You Have the Right to Not Search My Bag

This afternoon I was in a Safeway/Woolworths store (an Australian supermarket chain) and the lady on the checkout asked to inspect my backpack on the way out. The conversation went as follows:
Checkout Lady: Can I inspect your bag?
Me: Sure. – I put my backpack on the counter
CL: Could you open it for me?
Me: It’s OK, you can do it.
CL: I’m not allowed to open your bag, can you open it?
Me: I don’t mind, you can open it.

We iterated over the last two lines a few times, when it became clear that no progress was going to be made I asked “Can I go now?” and left.

It seems rather pointless to demand to search someone’s bag if you are not permitted to open it. Not that they have any power to search bags anyway. I discussed this with a police officer about 20 years ago and was told that store staff can do nothing other than refuse to allow you into their store in future if you don’t agree to a bag search. Stores claim that it’s a condition of entry that your bag be searched, but apparently that was not enforceable. Of course the law could have changed recently, I guess it would only require a terrorist threat related to supermarket products (baking soda can make your bread rise explosively) to get the law changed.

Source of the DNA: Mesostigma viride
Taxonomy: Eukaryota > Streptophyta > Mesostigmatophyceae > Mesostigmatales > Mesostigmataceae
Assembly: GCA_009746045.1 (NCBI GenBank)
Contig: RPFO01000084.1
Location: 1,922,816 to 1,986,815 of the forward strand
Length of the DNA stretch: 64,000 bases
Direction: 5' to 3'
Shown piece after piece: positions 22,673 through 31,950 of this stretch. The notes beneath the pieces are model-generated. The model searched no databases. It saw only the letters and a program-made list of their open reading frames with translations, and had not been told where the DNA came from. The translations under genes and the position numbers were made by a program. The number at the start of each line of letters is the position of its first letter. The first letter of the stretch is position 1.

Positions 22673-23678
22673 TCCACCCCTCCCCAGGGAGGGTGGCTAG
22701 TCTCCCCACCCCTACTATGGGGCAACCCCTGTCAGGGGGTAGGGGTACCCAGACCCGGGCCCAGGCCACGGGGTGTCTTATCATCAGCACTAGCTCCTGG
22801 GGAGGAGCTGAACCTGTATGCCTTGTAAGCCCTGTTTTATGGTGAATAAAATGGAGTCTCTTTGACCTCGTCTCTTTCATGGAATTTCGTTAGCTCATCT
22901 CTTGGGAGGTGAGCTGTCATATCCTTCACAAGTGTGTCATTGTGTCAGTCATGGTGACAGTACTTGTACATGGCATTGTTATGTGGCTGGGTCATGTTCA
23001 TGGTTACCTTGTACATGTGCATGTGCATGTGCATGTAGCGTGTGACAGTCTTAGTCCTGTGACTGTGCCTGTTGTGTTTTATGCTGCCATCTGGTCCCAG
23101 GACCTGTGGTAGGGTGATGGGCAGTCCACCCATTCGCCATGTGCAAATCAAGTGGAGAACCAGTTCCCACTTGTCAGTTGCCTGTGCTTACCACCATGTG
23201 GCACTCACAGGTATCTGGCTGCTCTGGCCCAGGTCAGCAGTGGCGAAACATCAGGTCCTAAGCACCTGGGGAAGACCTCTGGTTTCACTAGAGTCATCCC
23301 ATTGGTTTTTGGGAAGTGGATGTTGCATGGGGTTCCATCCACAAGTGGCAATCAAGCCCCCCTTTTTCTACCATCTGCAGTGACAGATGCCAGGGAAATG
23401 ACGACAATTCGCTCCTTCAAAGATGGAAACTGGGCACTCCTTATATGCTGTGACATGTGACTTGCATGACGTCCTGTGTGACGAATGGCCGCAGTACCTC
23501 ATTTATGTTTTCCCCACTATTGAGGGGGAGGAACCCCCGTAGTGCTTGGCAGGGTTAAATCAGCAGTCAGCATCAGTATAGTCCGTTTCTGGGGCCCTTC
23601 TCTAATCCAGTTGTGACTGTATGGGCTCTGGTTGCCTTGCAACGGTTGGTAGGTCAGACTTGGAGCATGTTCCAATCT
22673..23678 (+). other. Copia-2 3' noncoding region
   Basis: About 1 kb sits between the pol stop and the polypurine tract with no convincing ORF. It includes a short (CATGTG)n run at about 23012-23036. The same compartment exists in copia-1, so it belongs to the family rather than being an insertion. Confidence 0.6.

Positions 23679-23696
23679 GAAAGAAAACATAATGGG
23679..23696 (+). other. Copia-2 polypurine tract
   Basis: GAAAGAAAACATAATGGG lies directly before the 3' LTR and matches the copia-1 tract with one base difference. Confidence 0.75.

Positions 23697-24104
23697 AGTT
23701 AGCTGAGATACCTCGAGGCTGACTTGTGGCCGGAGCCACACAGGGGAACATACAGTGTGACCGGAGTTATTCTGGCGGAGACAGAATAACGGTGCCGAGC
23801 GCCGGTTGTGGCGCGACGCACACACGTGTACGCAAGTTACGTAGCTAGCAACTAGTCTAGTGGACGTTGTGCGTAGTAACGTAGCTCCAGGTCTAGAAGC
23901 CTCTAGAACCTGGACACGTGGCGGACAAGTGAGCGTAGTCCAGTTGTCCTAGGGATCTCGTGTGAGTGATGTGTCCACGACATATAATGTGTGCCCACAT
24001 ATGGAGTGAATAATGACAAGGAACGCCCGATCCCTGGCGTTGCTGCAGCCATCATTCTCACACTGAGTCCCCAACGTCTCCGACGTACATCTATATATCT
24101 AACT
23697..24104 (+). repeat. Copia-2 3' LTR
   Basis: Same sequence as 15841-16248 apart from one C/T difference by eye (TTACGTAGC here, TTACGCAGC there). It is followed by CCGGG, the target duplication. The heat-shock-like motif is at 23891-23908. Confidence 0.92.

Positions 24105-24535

The last time my bag was searched was when leaving a JB Hi-Fi store. I had a brand new EeePC (purchased from a different store) in one hand and a bag in the other. The EeePC was identical to ones that they had on display and they didn’t even ask about it. It seems hardly worth the effort of searching bags when anyone can carry out expensive gear in their hand without being questioned.

6 comments to You Have the Right to Not Search My Bag

  • W

    In the terrorist scheme, you’d have to search the backpack on the way into the store. Recent episodes in Sweden, had people replacing real items with explosives hidden inside, timed to go off at night, starting a fire in the stores. All they would have found by checking the “terrorists” bags on the way out, would have been mostly an empty bag…

  • i carry a shoulder bag with me almost everywhere i go, and have done for over 20 years. it hasn’t happened much in recent years, but i always used to be asked by shop assistants if they could search my bag.

    this really pissed me off – and still does. if they want to accuse me of being a thief then they can do it honestly and directly, not just by implying it.

    (and one of the particularly annoying things about it is that any women in the checkout queue ahead of me would NEVER be asked for a bag search no matter how big or bulky their bag is…but apparently it’s so unusual for a man to be wearing a shoulder bag that it must mean i’m a thief)